Business Bank Account

« Back to Glossary IndexA business bank account (or "business account) is a depository account at a bank that is designated for business purposes. When we talk about business bank accounts we are typically referring to checking accounts or savings accounts that businesses use for deposits, withdrawals, and temporary storage of cash for business related […]

A business bank account (or "business account) is a depository account at a bank that is designated for business purposes.

When we talk about business bank accounts we are typically referring to checking accounts or savings accounts that businesses use for deposits, withdrawals, and temporary storage of cash for business related operating expenses - like payroll, paying bills, etc.

Business bank accounts do not give merchants the ability to accept credit card payments - that would be the businesses merchant account. Unlike merchant accounts, business accounts are simply a repository for your company funds. On the other hand, business merchant accounts do not act as repositories for storing cash or making payments.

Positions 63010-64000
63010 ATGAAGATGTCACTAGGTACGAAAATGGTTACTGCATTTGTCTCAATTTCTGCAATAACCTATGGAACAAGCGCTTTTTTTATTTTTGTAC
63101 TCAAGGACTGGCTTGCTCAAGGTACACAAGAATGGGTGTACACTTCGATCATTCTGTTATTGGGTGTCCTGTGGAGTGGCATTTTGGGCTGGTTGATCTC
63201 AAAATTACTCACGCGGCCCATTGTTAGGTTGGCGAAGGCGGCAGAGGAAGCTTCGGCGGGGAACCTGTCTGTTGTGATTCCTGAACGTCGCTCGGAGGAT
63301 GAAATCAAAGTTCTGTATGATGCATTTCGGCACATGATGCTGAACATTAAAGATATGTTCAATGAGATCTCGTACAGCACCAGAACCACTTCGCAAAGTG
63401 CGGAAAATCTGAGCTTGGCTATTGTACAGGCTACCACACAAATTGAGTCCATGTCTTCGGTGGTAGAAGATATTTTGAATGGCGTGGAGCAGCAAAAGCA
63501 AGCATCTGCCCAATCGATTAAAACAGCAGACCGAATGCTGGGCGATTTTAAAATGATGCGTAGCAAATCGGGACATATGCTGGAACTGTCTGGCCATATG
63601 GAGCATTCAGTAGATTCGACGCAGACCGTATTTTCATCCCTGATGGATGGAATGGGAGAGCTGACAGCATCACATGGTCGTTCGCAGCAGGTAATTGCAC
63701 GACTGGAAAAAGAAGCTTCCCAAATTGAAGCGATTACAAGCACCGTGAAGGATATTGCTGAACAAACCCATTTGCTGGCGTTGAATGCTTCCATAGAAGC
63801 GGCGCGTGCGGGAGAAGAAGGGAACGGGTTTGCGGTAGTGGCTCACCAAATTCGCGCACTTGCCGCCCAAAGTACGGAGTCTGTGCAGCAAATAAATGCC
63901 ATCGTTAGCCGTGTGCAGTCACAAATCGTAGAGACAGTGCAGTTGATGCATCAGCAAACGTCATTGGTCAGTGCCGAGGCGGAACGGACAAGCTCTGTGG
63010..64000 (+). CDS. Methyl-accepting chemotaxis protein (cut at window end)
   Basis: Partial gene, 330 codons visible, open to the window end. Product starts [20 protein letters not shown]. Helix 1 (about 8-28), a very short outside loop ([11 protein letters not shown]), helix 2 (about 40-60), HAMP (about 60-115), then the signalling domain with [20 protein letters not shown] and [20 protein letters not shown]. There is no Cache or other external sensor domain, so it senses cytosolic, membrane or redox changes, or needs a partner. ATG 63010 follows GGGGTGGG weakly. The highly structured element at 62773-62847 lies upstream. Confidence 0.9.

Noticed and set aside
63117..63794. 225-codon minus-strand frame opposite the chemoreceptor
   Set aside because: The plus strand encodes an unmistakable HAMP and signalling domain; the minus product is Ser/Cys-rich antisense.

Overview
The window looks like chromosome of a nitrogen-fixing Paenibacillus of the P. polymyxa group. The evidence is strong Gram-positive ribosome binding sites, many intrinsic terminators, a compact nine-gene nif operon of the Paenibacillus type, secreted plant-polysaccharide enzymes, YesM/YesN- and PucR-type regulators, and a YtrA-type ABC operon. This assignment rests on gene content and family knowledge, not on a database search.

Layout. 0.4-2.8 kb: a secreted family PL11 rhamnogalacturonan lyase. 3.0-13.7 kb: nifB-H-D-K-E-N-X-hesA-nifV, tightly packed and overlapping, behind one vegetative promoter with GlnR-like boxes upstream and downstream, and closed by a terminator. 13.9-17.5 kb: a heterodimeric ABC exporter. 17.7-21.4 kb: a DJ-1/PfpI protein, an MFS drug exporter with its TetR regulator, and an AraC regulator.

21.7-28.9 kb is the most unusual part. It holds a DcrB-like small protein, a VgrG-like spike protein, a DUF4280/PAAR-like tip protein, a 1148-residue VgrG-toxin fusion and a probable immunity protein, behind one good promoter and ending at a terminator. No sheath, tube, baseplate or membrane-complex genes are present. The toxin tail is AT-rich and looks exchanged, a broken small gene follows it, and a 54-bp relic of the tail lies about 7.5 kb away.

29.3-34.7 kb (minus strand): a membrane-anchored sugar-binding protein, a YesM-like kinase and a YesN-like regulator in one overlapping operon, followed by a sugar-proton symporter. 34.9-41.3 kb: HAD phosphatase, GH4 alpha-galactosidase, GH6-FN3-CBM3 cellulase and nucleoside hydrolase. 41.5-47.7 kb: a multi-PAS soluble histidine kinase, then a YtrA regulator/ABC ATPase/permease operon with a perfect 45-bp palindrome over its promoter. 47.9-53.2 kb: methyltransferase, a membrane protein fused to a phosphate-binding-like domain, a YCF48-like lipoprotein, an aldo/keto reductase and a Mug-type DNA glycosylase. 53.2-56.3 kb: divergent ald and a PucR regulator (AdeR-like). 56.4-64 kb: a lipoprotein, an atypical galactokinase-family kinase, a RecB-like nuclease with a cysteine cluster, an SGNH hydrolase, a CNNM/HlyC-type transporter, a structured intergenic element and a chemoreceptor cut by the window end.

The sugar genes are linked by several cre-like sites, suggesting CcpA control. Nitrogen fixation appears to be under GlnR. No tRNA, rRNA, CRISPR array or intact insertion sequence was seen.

If a business wants to accept electronic payments (credit cards, debit cards, gift cards, etc.) – they will typically need both a merchant account (to process the card transactions) and a business bank account (to store the received funds from selling goods/services).

However, there are ways to accept electronic payments without setting up a merchant account by using a Payfac, or "Payment Facilitator Service". Payfacs house all of their merchants under one aggregate merchant account which processes the electronic payments for the merchant and allows them the functionality of a merchant account with the setup. Some examples of payfacs are: Stripe, Paypal, Square, etc.

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